Tim Berne/Matt Mitchell Duo - Spiders (Out of Your Head, 2020) ****1/2

This is a 42-ish minute set of Berne tunes (and one Julius Hemphill tune) recorded presumably in Feb 2020. The liner notes say “February 30,” which, you most likely know, is a date that does not exist, but … fine. I do love duet recordings. They are one of the great pillars of the creative music explosion of the 1960s. The conversation as a unit of measurement in jazzavantcreative music genuinely sings to me and is another form of “chamber” music that resonates with me. Spiders has a lot of space to it and Berne’s and Mitchell’s voice are each as brilliant. It is genuinely surprising how light and fleet the two can be. There are moments that, to me, code as earnest and beautiful, almost elegiac in a chamber way. There is a particularly powerful side of Berne’s work that comes through in this recording. In a podcast interview in April, Berne told the reviewer, in being compared to Roscoe Mitchell, Hemphill, and that crowd, “I’m not doing anything new.” And in a way he’s not, there are no formal or technical innovations going on. Since his style matured in the way back, Berne’s work has been structurally consistent. He creates situations within which he can converse, collaborate, or conspire with different agglomerations of creative musicians. He has a vision as a composer and improviser and it is a #thingofbeauty and #awondertobehold. The joy, the power, the wonder of Berne’s music is in the compositions he writes and improvisations he spins. Within this chosen form — creative jazz — the well of his imagination feels limitlessness. The fact that the expressions of his creativity seem to suit my temperament to an uncanny degree just makes me the lucky one. Both Berne and Mitchell are really masters, here, of the pitch based (as opposed to extended technique) improv. It’s an underappreciated asset. I say we appreciate it.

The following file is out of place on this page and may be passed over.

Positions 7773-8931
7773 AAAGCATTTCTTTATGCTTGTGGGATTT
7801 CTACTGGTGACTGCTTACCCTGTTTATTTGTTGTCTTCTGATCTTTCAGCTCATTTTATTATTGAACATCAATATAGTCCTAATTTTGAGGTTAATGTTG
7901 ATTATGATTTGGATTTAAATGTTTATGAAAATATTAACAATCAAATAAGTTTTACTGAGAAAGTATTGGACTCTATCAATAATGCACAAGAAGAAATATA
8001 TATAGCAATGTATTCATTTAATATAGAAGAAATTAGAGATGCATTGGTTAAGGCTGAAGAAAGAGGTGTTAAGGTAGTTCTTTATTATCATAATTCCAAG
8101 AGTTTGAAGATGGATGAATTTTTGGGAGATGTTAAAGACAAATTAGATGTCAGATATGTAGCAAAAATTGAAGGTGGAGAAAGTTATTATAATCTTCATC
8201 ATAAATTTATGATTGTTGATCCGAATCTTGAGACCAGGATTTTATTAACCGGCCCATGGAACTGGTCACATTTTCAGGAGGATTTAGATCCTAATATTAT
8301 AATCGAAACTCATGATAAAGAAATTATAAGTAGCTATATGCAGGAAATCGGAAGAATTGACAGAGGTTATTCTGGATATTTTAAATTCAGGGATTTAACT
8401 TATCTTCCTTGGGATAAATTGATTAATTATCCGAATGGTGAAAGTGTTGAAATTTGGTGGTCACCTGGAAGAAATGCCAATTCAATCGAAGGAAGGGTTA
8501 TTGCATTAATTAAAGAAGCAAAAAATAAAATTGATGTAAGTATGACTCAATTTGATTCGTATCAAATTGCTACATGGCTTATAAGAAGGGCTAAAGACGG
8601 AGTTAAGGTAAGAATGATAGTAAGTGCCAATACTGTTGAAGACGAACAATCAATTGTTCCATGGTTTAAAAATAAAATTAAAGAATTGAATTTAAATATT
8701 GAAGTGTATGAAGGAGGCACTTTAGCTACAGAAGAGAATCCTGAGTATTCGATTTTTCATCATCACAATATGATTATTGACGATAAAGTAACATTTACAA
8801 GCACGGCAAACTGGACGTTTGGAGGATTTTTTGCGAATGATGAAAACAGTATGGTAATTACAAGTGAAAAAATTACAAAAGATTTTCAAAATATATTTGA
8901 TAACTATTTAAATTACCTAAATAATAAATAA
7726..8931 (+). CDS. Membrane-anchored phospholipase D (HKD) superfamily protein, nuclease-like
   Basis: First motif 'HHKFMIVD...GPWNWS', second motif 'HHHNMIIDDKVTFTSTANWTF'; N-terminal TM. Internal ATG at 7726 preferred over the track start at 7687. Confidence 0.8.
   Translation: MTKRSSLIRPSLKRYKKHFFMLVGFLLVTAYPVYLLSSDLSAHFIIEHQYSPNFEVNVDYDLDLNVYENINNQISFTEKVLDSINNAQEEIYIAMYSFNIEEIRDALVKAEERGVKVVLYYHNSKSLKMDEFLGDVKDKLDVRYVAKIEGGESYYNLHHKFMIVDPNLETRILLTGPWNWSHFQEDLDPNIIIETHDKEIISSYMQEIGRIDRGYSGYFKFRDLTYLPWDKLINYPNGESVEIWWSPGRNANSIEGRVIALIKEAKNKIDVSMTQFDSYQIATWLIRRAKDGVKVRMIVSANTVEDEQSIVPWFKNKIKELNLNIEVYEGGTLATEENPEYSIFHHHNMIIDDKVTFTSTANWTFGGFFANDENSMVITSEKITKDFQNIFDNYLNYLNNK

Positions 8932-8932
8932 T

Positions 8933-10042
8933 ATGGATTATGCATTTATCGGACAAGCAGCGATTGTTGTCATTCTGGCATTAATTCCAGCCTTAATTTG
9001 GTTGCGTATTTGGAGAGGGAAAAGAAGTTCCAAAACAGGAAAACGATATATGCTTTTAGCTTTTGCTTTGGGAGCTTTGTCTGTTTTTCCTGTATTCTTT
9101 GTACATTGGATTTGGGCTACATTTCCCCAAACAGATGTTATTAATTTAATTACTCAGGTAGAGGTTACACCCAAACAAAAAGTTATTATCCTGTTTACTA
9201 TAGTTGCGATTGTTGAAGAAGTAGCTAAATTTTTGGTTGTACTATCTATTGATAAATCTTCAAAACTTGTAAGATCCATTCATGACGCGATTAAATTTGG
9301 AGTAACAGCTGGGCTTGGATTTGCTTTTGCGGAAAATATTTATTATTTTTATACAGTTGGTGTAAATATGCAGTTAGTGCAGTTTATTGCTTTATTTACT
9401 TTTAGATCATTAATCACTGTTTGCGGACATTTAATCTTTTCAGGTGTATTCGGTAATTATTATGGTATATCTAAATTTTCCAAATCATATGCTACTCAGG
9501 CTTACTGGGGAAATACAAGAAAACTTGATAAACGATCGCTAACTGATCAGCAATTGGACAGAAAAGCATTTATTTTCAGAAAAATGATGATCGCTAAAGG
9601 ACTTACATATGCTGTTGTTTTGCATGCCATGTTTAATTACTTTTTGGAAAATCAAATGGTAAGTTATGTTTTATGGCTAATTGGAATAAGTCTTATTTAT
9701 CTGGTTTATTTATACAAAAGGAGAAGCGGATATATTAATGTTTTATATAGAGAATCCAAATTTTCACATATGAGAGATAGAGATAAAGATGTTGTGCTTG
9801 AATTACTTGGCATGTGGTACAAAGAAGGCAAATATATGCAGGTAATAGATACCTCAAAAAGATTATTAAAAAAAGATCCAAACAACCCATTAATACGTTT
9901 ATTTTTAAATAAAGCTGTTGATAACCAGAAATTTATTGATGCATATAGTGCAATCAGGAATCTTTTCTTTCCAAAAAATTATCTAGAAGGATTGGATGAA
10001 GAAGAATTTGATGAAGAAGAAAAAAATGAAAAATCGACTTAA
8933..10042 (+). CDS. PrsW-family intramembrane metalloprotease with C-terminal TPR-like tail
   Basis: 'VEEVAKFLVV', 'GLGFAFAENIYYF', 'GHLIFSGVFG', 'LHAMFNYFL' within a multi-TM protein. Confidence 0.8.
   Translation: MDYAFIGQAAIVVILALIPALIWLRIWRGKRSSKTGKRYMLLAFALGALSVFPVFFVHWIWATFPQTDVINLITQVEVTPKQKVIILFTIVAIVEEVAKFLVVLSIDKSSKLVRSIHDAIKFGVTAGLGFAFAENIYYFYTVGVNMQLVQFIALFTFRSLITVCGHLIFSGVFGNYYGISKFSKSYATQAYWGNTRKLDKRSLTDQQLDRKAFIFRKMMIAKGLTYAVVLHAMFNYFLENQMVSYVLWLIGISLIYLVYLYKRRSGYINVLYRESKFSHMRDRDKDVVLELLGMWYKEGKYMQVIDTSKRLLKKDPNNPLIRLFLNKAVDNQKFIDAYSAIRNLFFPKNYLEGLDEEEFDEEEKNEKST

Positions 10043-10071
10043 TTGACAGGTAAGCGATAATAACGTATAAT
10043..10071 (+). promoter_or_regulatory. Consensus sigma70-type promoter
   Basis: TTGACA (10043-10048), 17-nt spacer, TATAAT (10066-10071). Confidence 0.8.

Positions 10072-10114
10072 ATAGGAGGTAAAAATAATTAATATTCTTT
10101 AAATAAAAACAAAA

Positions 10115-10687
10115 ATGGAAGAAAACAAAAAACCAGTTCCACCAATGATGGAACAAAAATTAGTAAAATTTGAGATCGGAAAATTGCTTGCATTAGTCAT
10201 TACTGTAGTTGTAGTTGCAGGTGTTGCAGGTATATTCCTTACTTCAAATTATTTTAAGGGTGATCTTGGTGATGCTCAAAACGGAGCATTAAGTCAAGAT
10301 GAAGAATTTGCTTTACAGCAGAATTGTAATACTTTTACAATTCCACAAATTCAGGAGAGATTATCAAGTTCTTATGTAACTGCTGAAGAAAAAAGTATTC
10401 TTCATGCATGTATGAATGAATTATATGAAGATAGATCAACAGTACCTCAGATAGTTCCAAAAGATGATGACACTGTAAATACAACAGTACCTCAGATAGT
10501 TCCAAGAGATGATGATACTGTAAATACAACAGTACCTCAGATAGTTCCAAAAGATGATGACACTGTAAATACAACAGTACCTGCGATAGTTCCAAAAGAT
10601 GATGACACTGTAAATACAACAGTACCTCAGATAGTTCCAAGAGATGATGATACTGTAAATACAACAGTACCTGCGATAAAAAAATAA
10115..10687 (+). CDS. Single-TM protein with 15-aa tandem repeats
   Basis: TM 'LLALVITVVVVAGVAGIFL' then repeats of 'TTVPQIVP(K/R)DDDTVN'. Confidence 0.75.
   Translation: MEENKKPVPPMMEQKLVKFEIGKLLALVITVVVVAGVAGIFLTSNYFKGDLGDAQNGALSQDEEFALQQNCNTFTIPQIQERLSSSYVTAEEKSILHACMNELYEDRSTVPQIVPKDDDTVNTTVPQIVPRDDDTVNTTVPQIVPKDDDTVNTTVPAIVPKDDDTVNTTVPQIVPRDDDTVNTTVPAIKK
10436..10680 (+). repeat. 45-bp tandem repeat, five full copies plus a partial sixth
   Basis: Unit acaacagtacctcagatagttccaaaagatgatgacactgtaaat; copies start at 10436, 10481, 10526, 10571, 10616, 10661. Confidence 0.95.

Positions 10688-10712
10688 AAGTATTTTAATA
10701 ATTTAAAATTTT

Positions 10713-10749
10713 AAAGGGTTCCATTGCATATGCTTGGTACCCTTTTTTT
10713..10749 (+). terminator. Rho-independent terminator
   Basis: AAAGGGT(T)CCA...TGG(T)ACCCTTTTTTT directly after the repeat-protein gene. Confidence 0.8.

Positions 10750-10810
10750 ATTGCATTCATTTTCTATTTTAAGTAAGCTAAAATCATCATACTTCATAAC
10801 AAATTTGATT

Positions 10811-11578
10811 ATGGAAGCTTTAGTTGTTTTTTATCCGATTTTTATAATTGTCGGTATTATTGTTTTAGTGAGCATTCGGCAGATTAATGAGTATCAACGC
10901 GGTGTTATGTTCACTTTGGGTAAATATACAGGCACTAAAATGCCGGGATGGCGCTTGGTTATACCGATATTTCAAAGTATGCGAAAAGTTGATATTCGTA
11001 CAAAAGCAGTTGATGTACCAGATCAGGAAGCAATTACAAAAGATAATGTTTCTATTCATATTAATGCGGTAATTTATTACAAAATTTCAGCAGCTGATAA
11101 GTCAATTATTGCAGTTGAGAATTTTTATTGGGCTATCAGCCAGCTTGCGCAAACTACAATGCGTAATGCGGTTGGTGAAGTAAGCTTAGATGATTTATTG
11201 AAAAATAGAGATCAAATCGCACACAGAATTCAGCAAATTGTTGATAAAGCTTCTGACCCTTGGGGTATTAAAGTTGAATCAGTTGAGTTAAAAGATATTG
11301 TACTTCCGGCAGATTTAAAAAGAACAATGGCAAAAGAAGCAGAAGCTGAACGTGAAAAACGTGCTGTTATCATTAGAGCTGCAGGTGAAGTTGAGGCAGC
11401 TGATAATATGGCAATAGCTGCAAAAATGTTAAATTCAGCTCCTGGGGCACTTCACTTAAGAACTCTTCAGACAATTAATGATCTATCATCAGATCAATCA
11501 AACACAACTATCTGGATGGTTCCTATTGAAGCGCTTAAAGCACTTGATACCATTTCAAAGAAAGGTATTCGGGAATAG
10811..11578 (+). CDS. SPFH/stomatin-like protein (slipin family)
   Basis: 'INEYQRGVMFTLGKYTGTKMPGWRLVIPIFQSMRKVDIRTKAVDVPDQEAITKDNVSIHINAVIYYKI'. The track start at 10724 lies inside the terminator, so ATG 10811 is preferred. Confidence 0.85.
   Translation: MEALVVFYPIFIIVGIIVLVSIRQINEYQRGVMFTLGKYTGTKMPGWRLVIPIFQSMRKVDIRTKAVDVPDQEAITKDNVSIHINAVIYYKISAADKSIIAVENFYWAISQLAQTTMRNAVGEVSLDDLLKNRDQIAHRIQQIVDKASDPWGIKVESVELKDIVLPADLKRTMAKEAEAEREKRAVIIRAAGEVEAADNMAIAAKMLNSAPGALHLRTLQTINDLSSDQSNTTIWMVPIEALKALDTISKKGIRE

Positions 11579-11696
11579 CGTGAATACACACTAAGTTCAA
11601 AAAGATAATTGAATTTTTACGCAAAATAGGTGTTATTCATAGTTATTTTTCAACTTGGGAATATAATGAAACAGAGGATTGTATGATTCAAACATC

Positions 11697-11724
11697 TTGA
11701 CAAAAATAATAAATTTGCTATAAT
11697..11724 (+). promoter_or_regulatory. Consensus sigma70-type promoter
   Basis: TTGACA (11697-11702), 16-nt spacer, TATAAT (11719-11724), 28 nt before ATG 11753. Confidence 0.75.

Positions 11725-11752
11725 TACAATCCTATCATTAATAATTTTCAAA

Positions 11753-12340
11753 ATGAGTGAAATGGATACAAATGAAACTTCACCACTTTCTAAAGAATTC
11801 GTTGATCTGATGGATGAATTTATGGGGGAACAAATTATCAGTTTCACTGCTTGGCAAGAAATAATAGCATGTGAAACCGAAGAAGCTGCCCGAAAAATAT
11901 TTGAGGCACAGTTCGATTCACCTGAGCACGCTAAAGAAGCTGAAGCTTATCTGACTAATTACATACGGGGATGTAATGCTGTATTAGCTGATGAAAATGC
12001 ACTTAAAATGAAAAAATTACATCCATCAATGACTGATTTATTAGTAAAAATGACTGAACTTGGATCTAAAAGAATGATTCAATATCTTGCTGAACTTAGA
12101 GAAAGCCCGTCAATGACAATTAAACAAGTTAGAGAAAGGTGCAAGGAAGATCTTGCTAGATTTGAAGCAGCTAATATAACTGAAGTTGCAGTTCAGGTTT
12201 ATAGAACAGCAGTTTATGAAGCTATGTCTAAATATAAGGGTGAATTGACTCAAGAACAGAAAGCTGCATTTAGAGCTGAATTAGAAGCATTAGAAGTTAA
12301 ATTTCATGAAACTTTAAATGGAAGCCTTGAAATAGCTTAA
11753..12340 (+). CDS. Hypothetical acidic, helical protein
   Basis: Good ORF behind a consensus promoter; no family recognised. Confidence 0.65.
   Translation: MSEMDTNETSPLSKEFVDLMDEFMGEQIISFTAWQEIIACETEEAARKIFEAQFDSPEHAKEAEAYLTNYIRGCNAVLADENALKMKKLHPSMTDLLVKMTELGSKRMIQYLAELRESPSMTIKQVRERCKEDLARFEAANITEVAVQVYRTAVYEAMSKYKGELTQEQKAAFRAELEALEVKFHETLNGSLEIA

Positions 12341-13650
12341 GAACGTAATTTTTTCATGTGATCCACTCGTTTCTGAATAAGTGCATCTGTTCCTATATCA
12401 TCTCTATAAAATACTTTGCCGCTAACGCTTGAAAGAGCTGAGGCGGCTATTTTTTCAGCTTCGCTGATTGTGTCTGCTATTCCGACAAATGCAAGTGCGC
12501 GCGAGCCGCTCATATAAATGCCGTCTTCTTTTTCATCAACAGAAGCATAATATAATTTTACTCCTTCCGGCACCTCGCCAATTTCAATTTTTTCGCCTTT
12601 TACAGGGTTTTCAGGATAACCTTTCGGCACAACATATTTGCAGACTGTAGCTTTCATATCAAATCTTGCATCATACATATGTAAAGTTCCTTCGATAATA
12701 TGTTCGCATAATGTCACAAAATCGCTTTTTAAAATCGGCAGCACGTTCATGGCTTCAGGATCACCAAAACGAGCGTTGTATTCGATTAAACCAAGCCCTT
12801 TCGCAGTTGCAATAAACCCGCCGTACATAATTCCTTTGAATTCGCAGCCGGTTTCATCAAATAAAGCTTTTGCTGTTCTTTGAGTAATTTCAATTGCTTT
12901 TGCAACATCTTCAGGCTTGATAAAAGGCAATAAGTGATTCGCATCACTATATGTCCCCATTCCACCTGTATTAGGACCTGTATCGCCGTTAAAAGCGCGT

And just, in case you need a bit more before you get these gems...


Captain Hate said...

Thanks for doing the mission highly improbable of trying to keep up with Berne. It was pretty apparent back during his Empire recordings that his was a major voice which he figured out how to keep developing. His association with Matt Mitchell has been win/win and he still keeps the Hemphill flame burning. Like Vandermark he sporadically floods the market with releases but they're all really really good.

Unknown said...

Berne ing brightly

Magan said...

Tim Berne is a national American improvising/composing treasure.
Mr. Berne should be a household name in jazz/improvised music.
Sadly, our education system doesn't value the arts much at all.
What jazz education there is, is focused on the past, and not interested in
an artform that continued to evolve after the 1960's.
Muhal Richard Abrams, the AACM, Paul Bley, and hundreds of others influenced a new generation of improvisers that spawned the Downtown jazz scene and continues to today. It continues in the shadows as far as the general public is concerned. Blogs, critics, and a small select group of musicians know about all of the great music that has happened since the late 1970's, but for most listeners, it simply doesn't exist.